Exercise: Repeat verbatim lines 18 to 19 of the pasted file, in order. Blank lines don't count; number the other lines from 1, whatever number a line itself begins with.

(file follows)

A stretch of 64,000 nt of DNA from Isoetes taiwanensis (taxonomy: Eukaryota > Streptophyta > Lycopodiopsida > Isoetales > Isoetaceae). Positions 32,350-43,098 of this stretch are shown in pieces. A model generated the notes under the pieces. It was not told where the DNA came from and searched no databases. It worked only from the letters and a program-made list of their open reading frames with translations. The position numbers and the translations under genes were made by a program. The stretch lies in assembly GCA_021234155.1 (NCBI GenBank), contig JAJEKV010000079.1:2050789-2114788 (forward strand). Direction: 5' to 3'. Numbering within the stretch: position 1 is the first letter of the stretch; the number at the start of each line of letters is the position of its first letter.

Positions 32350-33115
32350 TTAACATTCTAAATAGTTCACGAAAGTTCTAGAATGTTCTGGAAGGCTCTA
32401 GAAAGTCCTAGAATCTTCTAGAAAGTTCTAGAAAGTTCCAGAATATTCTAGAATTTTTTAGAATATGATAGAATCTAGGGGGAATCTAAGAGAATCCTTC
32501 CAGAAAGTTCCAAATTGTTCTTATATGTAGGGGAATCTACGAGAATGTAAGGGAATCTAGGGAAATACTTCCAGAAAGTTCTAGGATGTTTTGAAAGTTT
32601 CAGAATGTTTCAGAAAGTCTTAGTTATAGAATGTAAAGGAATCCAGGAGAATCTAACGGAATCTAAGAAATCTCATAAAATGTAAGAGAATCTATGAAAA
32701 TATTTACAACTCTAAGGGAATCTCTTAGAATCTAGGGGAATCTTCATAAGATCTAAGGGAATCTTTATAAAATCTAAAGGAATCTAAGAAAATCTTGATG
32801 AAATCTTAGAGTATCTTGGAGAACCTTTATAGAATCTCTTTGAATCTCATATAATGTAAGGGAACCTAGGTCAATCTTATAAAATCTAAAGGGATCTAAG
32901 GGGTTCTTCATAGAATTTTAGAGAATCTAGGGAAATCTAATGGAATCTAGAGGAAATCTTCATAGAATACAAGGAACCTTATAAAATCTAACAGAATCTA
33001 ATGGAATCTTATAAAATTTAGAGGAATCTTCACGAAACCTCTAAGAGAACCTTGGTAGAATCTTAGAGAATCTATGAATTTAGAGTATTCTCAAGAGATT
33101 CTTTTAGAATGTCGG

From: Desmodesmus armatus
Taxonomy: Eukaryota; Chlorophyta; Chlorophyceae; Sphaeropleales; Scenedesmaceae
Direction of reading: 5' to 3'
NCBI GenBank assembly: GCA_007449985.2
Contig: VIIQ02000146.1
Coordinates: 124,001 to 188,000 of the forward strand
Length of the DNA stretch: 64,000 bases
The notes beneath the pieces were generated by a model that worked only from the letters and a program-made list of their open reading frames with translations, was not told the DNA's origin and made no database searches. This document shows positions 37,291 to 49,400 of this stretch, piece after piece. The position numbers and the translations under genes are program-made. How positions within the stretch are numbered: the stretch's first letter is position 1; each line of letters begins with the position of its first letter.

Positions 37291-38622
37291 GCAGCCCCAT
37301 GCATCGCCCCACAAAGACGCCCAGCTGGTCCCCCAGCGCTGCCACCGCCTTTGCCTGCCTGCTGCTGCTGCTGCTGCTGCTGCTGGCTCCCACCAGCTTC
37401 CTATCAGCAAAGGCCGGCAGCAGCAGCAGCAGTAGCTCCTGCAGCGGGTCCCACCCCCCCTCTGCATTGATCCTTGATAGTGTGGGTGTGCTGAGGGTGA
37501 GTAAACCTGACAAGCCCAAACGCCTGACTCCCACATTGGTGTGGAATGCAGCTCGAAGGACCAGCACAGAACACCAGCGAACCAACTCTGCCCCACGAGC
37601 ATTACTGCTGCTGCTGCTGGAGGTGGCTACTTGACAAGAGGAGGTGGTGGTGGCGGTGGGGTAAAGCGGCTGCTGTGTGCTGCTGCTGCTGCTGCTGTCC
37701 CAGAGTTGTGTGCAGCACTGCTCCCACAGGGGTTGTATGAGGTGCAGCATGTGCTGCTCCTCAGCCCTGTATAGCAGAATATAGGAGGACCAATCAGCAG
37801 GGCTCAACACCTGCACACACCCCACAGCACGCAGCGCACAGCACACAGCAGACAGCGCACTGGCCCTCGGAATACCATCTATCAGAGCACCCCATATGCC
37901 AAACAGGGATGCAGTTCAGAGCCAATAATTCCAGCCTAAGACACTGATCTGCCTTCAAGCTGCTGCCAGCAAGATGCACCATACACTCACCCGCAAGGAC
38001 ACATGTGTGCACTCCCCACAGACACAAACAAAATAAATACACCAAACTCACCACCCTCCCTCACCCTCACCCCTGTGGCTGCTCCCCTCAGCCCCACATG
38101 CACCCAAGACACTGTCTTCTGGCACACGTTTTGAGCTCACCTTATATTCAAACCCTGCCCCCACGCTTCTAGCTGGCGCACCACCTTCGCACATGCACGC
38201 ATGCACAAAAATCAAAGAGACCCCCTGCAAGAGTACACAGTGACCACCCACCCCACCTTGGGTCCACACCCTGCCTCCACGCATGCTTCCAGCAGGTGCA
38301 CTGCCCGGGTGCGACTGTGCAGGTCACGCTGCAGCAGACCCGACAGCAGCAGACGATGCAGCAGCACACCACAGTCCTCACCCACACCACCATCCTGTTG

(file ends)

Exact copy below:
Length of the DNA stretch: 64,000 bases
The notes beneath the pieces were generated by a model that worked only from the letters and a program-made list of their open reading frames with translations, was not told the DNA's origin and made no database searches. This document shows positions 37,291 to 49,400 of this stretch, piece after piece. The position numbers and the translations under genes are program-made. How positions within the stretch are numbered: the stretch's first letter is position 1; each line of letters begins with the position of its first letter.